OKLAHOMA CITY (KFOR) – Local realtors are putting out a warning. They hoped to sell a man million-plus dollar homes, but now believe they were deceived, and want home sellers to watch out.
The real estate world has been on a wild ride these last two years. But a recent client of Tiffany Knauf and MiMi Catherall with Lime Realty may just take the cake.
This client came as a referral, and was looking to buy a high dollar property in the metro.
Mimi and Tiffany say the buyer seemed to have his ducks in a row, with documents proving his wealth and income.
“He told us that he basically wanted to purchase a home,” said MiMi. “That he was moving here from Dallas, and he wanted something big enough for all of his family.”
Soon after, they were showing the buyer dozens of homes, stretching from north Edmond to Cleveland county, some topping $1-million.
The buyer ultimately settled on a home in the Rivendell Neighborhood, which belonged to a former professional athlete, for $1.8-million.
But troubled followed soon after.
“We had a hard time getting his earnest money deposited,” said Tiffany.
To fully close on the deal, MiMi and Tiffany say the client and his company were on the hook for $36-thousand.
But that money never came, despite several assurances it was on the way.
“He deposited a personal Bank of America check as the earnest money,” explained MiMi. “It was fraudulent. It bounced.”
MiMi and Tiffany filed a police report on the buyer for false pretenses, bogus check, and wire fraud. Because he has not yet been criminally charged, KFOR will not be identifying him in this story.
Other realtors across town described similar stories with this same buyer, including Jessica Burris.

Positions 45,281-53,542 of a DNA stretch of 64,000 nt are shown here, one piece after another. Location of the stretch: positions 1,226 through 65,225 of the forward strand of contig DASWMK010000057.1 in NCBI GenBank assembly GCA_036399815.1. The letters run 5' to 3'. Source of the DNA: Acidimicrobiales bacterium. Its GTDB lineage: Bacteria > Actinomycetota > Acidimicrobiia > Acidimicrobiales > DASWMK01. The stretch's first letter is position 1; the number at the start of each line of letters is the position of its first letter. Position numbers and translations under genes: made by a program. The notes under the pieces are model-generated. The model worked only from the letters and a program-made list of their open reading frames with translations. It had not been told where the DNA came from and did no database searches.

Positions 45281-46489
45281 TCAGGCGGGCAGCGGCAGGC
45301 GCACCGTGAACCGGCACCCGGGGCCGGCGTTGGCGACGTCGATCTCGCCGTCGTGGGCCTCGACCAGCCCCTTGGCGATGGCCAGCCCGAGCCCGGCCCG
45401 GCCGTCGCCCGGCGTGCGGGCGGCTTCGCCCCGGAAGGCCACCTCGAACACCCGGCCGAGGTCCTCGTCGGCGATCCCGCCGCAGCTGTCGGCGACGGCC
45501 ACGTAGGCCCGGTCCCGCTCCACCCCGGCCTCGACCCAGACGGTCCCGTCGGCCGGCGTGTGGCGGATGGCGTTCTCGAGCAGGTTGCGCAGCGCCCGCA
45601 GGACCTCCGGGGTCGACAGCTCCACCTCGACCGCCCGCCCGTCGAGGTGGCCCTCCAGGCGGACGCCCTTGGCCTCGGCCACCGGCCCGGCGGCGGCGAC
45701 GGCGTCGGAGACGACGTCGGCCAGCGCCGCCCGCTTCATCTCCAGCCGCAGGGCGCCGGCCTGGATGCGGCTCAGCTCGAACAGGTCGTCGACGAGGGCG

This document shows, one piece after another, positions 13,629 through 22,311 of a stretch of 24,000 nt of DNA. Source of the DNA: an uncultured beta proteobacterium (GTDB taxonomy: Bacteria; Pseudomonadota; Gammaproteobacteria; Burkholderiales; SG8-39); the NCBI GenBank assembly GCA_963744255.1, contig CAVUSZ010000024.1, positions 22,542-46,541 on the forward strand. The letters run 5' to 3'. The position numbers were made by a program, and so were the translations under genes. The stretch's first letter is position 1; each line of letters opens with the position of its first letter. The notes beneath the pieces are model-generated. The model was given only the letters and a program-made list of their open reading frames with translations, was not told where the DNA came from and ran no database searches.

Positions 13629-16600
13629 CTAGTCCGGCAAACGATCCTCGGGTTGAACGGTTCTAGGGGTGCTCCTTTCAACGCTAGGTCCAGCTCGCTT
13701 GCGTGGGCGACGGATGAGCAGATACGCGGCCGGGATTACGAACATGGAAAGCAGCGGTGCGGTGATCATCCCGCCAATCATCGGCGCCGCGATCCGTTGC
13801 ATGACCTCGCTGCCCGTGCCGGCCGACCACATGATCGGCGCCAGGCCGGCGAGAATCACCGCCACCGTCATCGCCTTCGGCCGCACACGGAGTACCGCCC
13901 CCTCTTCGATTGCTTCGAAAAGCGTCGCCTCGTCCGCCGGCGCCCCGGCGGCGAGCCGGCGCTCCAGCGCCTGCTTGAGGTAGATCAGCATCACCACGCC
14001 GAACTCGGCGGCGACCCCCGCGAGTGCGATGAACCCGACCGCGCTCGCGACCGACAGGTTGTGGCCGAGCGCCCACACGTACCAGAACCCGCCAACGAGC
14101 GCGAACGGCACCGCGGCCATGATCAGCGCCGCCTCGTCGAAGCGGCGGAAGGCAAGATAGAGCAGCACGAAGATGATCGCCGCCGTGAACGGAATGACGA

Jessica had hoped to sell him a home in the Gallardia neighborhood. She says he was ready to buy, but when it came to putting up necessary funds, he failed to follow through.
“After we signed the contract and everything was good, he ghosted me,” she said.
Some local businesses are out thousands as well because of this buyer. Prior to selling, the homes often undergo an inspection, and that purchase often comes out of the buyer’s pocket.
Mathews Home Inspection tells News 4, the buyer still owes them $3-thousand.
Redbud Property Inspections claims they’re still owed $2-thousand, after a check from the buyer bounced.
In addition, News 4 has learned one of the documents supposedly proving the buyer’s income, is fraudulent.
“I got a just a note from the bank saying, hey, this check didn’t go through – that’s when the flags went up because it was a big check,” said Steve Bennett, with Redbud Property Inspections. “The real loss is this seller on the home. Has had some stranger come in, had a few hours to walk through his house, see everything he owns. I don’t know what this guy’s up to.”
KFOR set out to try and speak with the buyer.
We stopped by an apartment realtors say is somehow tied to the buyer, but the person who answered the door said the buyer was not home.
He also hasn’t returned multiple phone calls and text messages.
So the mystery continues, but regardless, realtors want others to be hyper aware.
“He was trying to gain access to these people’s homes, and I don’t know why,” said Jessica. “But it’s so alarming for sure.”
The Oklahoma Real Estate Commission sent News 4 the following:
The best advice we can offer to a realtor who falls victim to a buyer providing false/forged proof of funds & title companies receiving “hot” earnest money checks is to immediately contact their District Attorney’s Office or The Oklahoma Attorney General’s Office. Additionally, we recommend they contact the Oklahoma Association of Realtors legal help line so that other real estate professionals don’t fall victim to the same individual.